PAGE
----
Apple might stop supporting 32-bit applications altogether once iOS 11 is launched. The company is expected to launch iOS11 later this year, and with that, it’s believed that many legacy functions running on 32-bit will no longer be available.

apple iOS11 32-bit
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Apple ending support for 32-bit

Citing prominent developer Steven Troughton-Smith, 9to5Mac says, “Starting with iOS 10.3, Apple has started alerting users when they open a 32-bit app on iOS. The pop-up notification reads that the app must be updated by the developer or else it may not work with future versions of iOS.”

Furthermore, Smith notes that future processors from Apple may not include 32-bit support, a move that could free up performance/die space for users and developers.

“Update legacy apps now if you want them to survive past September,” the developer tweeted.

The words from the developer do not come as a surprise, as the latest version (iOS 10.3, released just last month) has menu items which list all the installed apps not supported by 64-bit mode. It also displays this warning: “The apps may slow down your iPhone and will not work with future version of iOS if they are not updated.”

The Cupertino-based company started supporting 64-bit applications when it launched the iPhone 5S in September 2013. The company has been asking developers to present their new apps with 64-bit support since February 2015 and app updates since June 2015.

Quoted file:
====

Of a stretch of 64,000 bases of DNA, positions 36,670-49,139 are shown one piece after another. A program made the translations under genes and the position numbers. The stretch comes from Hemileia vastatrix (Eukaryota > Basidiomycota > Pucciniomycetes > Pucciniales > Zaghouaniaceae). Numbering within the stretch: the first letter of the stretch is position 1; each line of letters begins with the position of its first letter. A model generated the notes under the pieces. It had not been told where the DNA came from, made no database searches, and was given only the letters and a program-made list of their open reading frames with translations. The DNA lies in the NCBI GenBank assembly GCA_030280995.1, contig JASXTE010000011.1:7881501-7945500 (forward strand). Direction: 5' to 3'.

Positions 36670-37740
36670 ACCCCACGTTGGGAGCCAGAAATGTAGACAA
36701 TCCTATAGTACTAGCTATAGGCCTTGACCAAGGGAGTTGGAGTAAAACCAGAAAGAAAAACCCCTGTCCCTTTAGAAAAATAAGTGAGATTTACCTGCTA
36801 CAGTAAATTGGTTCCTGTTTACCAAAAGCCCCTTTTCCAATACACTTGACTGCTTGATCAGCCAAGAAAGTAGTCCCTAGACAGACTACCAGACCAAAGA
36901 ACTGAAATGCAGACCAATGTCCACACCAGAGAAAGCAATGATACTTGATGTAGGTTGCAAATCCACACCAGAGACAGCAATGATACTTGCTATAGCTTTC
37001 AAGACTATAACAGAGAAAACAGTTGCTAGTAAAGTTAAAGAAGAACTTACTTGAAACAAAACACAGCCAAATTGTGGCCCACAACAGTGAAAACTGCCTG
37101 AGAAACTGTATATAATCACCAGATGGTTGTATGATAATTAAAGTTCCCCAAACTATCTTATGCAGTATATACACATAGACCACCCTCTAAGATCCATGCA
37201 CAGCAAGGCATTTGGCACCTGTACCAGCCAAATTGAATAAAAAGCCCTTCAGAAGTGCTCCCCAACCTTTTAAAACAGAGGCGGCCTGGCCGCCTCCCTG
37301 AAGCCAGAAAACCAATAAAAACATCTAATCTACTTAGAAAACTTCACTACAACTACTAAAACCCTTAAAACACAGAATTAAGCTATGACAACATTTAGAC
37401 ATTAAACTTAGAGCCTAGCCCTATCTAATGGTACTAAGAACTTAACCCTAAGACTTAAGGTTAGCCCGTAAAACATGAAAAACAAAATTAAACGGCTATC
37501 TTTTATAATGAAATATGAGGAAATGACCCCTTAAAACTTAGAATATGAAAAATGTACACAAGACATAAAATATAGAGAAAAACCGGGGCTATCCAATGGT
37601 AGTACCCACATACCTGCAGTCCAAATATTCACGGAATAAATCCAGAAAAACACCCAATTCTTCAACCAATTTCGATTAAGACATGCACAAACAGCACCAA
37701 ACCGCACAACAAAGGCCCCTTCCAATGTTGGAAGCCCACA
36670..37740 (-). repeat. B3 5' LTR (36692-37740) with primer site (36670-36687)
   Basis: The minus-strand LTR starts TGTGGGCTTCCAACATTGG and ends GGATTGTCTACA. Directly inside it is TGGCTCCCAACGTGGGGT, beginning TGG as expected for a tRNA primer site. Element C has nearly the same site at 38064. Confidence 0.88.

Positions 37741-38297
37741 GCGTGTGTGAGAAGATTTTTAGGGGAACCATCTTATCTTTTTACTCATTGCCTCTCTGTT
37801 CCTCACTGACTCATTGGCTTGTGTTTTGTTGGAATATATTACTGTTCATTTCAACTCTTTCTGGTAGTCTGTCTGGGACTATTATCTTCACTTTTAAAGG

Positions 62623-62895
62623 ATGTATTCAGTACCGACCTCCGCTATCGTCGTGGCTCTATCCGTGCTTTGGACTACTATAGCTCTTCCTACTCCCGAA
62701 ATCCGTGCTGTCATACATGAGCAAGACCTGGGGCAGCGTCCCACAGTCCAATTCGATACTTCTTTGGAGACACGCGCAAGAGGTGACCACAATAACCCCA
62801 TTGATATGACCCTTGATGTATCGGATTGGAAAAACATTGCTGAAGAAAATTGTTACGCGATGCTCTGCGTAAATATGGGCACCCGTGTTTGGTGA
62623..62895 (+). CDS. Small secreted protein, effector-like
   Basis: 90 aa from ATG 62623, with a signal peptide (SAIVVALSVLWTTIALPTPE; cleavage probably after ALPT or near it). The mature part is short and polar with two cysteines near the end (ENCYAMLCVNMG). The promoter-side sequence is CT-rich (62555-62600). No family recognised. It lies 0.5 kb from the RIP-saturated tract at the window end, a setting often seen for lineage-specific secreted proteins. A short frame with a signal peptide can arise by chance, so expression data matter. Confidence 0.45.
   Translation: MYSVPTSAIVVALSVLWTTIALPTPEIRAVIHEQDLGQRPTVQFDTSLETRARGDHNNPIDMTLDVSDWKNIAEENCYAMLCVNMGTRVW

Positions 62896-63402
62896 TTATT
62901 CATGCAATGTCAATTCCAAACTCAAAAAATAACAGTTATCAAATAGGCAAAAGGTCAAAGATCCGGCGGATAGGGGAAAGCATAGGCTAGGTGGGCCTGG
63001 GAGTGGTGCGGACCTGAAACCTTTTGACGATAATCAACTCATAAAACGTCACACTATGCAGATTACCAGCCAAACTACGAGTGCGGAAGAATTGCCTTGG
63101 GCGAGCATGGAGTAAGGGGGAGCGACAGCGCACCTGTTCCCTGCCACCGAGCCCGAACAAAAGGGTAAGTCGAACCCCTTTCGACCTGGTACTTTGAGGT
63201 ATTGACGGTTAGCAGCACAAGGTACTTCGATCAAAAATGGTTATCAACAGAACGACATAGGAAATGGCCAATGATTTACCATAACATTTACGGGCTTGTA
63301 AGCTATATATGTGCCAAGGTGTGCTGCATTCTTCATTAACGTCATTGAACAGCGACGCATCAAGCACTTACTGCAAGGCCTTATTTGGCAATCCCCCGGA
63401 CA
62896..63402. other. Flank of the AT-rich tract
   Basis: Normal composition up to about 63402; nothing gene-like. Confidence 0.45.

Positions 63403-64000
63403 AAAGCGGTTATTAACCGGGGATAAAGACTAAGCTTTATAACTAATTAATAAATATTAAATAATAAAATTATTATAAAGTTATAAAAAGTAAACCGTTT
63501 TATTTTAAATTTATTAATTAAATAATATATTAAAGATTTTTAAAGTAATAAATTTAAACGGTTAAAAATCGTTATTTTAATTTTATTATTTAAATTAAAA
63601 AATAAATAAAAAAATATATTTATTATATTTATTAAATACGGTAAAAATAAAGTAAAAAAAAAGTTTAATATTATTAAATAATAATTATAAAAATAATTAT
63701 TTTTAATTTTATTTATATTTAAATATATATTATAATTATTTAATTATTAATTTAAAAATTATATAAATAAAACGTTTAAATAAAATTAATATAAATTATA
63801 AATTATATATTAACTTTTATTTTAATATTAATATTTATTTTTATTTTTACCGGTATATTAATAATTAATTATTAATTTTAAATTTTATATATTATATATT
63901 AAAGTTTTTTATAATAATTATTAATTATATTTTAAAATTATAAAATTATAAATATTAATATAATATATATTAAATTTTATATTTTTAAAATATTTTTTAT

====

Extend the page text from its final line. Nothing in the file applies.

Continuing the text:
SensorTower believes that in the process, around 187,000 of the approximately 2.4 million apps in the App Store will become obsolete. The rumor of the iPhone 5 getting scrapped is already doing the rounds. When it comes to architecture, both 32-bit and 64-bit smartphones are different. While older iPhones come with a 32-bit processor, the newer ones have 64-bit processors.

How the change affects you

Such moves are likely part of Apple’s effort to do away with every “problematic and abandoned app” from the App Store to better the quality. Those using older devices will likely have issues upgrading to the next version of iOS. This is not surprising because Apple has been withdrawing support for older computers and devices in its new operating systems, according to Macworld.

Apple started cracking down on 32-bit with the launch of iOS9, telling users that 32-bit apps might put the brakes on their device performance. With the launch of iOS 10, the company started pushing the warning messages more aggressively, notes 9To5Mac.

The impact of withdrawing support for 32-bit apps will not be reflected significantly on the end user, but rather, on developers, who will have to make sure that their apps are updated before support is completely withdrawn, notes 9To5Mac.

Those using 32-bit apps on newer devices will need to upgrade to the newest version in order to keep using them. According to Macworld, some developers who have released 64-bit apps are offering users an option to purchase the app instead of upgrading from the 32-bit one.